1881 Tube maker, lived with 2 of his daughters in Wolverhampton
1883 Cornelius Whitehouse died
* Obituary 1883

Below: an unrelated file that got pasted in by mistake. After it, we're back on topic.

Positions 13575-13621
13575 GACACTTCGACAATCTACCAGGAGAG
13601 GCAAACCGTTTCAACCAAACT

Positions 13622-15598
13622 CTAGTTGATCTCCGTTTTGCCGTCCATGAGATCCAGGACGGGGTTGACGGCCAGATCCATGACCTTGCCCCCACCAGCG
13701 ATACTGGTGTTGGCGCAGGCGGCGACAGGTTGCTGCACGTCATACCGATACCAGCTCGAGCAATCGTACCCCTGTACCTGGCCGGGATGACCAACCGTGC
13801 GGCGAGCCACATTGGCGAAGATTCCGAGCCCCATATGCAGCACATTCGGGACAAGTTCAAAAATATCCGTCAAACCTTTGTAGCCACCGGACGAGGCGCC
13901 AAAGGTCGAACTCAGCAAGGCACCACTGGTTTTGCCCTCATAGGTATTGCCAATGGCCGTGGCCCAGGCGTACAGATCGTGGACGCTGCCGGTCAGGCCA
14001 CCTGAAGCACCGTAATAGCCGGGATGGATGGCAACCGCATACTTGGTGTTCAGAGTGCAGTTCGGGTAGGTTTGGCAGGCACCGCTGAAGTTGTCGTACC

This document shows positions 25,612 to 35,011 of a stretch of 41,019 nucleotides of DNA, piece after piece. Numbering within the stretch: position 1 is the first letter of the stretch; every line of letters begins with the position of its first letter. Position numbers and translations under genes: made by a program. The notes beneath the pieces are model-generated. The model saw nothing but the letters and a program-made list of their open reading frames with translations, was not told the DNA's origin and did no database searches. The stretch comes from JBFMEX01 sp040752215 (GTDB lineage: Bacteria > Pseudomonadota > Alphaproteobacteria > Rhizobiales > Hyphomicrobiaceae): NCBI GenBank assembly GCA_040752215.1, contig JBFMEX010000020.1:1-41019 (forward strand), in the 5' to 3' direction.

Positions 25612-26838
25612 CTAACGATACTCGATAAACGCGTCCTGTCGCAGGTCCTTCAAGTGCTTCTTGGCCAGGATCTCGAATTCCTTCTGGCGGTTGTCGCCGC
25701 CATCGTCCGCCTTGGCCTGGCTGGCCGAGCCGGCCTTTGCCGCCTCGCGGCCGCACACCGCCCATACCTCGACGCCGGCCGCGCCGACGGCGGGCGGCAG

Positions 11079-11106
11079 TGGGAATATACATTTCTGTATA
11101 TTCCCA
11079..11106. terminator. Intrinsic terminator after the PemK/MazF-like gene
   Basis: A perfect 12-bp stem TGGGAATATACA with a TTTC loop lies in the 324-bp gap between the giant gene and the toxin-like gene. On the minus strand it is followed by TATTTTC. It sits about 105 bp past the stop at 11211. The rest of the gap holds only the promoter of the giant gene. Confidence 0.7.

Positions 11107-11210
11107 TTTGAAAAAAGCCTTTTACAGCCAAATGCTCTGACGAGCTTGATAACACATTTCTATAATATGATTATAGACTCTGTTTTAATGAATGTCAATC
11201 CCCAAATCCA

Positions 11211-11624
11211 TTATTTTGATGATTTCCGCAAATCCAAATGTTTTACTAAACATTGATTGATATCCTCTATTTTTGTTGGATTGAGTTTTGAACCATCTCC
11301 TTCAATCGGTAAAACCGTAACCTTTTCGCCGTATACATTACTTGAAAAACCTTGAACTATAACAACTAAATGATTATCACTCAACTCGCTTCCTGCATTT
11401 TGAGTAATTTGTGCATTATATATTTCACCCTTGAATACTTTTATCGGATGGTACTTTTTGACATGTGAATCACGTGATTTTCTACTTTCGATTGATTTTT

Those who remember the great patent case of Russell v. Ledsam, which for many years dragged its slow length through the various courts up to the House of Lords, where it was finally decided in the year 1848, will regret to learn that Mr. Cornelius Whitehouse, one of the inventors whose patent was in dispute, died on the 7th inst. in the eighty ninth year of his age. The invention was of the greatest importance, and may be said to have laid the foundation of the welded tube trade. Whitehouse was originally a workman in the employ of James Russell, tube manufacturer, of Wednesbury. As far back as the year 1825 he took out a patent for making tubes, according to which the wkelp, previously bent up, was heated in a furnace, and was welded by being drawn, without a mandril, through a pair of semicircular dies; or through pincers, each jaw of which had a semicircular groove or aperture. It created quite a revolution in the trade, the price of tubes being reduced to one-half and for some sorts to two-thirds, and much longer lengths could be made. The tubes were of greater uniformity, both internally and externally, and the trade came very soon almost entirely into the hands of Russell, to whom the patent had been assigned, the inventor receiving an annuity sum of £300, together with a house and certain other advantages. Ledsam, the defendant in the action, was the assignee of a patent taken out by the late Richard Prosser, of Birmingham, according to which tubes were welded by drawing them through grooved rollers. This was decided by the court to be an infringement of Whitehouse's patent, the grooved rollers being regarded as the mechanical equivalent of Whitehouse's die, but the litigation which was commenced in 1830 was not finally set at rest until 1848, long after the patent and its extension had expired. It was extended for six years in 1839, on condition that an annuity of £500 should be secured to the inventor. The defendants contended that the Crown had no power to insert such a proviso, and they further alleged that the application for extension had not been made in time, and that the annuity had not been duly paid. Amongst the testimony to the great value of the invention given before the Privy Council was that of Perkins, the patentee of a well known system of warming buildings, who stated that no other tubes would have enabled him to carry out his invention. They would bear bending cold, and would stand a pressure of 5000 lb. on the inch. Francis Bramah, son of the great inventor, also stated that the introduction of the improved pipe enabled him to dispense with the very expensive copper tubing formerly used in connection with hydraulic presses, which cost 10s. per foot, whilst Russell's pipe could be obtained of sufficient strength at 1s. 3d. per foot. Mr. Whitehouse commenced business on his own account at the Globe Tube Works, Wednesbury, in 1845, which, however, he relinquished to Mr. John Spencer last year, as we reported at the time. He also took out several other patents in connection with the manufacture of lap-welded tubes, but none of such importance as his original invention. No one will be surprised, though it is much to be regretted, that in common with many other patentees, the benefits Mr. Whitehouse conferred upon all countries through his invention did not leave his latter days with such substantial means as the importance of the industry he created ought to have afforded him.